When you’re ready to upshift, just follow this pattern:
· Take your right foot off the gas pedal and press the clutch all the way down with left foot and move gear shifter fully to next gear in one, synchronized motion.
· Release clutch pedal while simultaneously pressing down on the gas pedal with right foot.
· Completely let your left foot off of the clutch pedal once you’re in gear and continue to press the gas.
While you shouldn’t downshift to get your car to come to a stop in normal driving conditions (see below), there is a place for it in your stick shift driving arsenal. Obviously it’s needed when you’re driving in traffic that slows and speeds up as you go along. Downshift as your car slows and the tachometer drops to around 1.
Also, when you’re driving on hazardous roads, particularly on snow and ice, you don’t want to rely on your brakes to slow down lest you slide into the car in front of you. Instead, slow the car down by shifting into lower gears. If the roads are really slick, you’ll probably just want to stay in second gear.
Knowing When to Shift Gears Without Looking at the Tachometer
You’ll probably rely on the tachometer when you first start driving a stick shift to know when to shift gears. But with experience, you’ll be able to do it by how the car sounds and feels. If the engine is making a high pitched noise and it feels like no matter how much gas you give, you’re getting nowhere, then you’re in too low a gear and need to upshift. If the engine is making a low, rumbling noise and is vibrating a lot, you’re in too high of a gear and you need to downshift.
Don’t Ride the Clutch
You’ll want to avoid “riding the clutch.” What that means is avoiding resting your left foot on the clutch pedal when you’re in gear. While the light pressure of your foot resting on the clutch pedal is not enough to disengage the gear completely, it is enough to partially disengage it which causes premature wear and tear on your clutch.
Bottom line: when you’ve successfully shifted into a gear (or neutral), remove your left foot completely from the clutch pedal.
Coming to a Stop
There are two schools of thought on how one should come to a stop when driving a manual transmission car. The first method is to slow the car down by downshifting until you get to second gear and only then applying your brakes. The second method is to press on the clutch and shift the car into neutral, and then remove your foot from the clutch pedal, coasting to a stop using the brake pedal as needed.
While it’s true you can slow your car down by simply downshifting, it does cause a lot of wear and tear on your clutch and transmission.and this is also the way I learned to do it), it’s easier on your car to use the second method. Shift to neutral and use the brake. When you’re not able to put it in neutral, remember that you need to press in the clutch and the brake at the same time when you come to a stop.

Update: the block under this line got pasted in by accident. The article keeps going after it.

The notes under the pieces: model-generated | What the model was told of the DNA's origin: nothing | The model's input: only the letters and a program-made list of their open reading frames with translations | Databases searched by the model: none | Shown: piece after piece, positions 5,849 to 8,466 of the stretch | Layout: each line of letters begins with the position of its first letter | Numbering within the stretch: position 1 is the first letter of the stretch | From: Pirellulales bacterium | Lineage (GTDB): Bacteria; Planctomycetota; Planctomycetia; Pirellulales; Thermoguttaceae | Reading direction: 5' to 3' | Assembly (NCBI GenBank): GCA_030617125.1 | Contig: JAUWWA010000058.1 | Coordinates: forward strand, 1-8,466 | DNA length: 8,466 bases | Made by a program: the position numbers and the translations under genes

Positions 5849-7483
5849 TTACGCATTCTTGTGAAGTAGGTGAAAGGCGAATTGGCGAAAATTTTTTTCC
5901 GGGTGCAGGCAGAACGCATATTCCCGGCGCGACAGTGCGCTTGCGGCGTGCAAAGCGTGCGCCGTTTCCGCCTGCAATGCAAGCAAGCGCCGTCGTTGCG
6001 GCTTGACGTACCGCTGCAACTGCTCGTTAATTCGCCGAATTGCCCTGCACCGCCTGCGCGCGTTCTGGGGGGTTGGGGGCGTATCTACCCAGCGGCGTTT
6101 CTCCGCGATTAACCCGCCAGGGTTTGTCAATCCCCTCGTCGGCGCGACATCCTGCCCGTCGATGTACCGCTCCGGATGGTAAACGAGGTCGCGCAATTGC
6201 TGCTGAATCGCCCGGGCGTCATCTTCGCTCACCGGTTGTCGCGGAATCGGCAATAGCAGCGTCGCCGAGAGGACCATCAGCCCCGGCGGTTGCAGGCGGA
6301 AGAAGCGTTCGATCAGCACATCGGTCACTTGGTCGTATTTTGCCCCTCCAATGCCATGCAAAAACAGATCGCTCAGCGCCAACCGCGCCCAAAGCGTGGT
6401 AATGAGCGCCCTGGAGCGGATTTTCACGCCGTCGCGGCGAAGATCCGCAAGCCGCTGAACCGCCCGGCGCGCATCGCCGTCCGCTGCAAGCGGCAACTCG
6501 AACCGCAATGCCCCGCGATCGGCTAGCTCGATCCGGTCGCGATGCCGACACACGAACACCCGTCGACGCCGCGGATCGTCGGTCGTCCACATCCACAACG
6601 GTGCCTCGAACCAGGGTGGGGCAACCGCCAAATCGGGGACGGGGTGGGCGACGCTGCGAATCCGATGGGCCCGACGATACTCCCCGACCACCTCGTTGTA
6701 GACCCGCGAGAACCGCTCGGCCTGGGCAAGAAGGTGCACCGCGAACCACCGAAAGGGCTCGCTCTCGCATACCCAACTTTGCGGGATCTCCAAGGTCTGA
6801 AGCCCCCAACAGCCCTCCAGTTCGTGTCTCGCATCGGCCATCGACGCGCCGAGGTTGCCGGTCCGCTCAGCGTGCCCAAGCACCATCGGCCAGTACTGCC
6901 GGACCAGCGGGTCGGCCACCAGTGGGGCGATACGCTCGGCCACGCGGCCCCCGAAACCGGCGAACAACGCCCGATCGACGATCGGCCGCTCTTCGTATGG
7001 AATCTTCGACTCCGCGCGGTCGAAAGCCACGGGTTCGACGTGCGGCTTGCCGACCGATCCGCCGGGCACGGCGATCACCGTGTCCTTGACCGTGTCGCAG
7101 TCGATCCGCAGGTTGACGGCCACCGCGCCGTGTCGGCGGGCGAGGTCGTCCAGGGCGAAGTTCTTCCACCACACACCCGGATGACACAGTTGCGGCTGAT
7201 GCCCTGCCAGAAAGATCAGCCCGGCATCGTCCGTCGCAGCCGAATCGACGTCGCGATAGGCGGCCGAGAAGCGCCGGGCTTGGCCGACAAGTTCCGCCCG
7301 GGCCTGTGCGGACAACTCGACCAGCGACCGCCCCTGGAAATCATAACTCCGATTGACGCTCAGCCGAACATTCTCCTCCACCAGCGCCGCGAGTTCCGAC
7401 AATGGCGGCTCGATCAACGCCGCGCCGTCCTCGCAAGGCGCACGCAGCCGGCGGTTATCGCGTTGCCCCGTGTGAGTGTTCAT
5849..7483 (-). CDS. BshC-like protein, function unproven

Mastering Advanced Driving Techniques
Merging in heavy traffic is something you have to learn. For instance, when you're on a highway, this can be a difficult thing to do. If the traffic is denser than expected, the best thing to do here is to accelerate. Then judge whether you're going fast enough to fit safely between two cars.
Learn how to drive uphill. Driving uphill can be challenge, particularly if you're driving a stick. Master the art of downshifting when going up a steep hill.
Save gas. With the rising cost of gas or petrol, driving smart means more than just avoiding accidents. Those drivers who can save gas while they drive ultimately have more money to spend on car accessories.
When you park a manual transmission car, the emergency brake is your friend. You’ll want to set it every time you park your car, whether on a flat or sloping surface. For added safety, leave the car in first gear. If you’re parked on a hill, pointing downhill, put it in reverse. And no matter which direction you’re pointed on a hill, turn your front wheels so that if the car started rolling, it would roll into the sidewalk.
Well that covers the basics. There’s more to understand about driving stick, but you’ll learn most of what remains from experience, as you get attuned to listening to your car. After a while, shifting gears will feel as natural as breathing!
Jen Miller is a former electrical engineer and product specialist with more than 20 years of product design and testing experience. She has designed more than 200 products for Fortune 500 companies, in fields ranging from home appliances to sports gear and outdoor equipment. She founded Jen Reviews to share her knowledge and critical eye for what makes consumers tick, and adopts a strict no-BS approach to help the reader filter through the maze of products and marketing hype out there. She writes regularly and has been featured on Forbes, Fast Company, The Muse, The Huffington Post, Tiny Buddha and MindBodyGreen.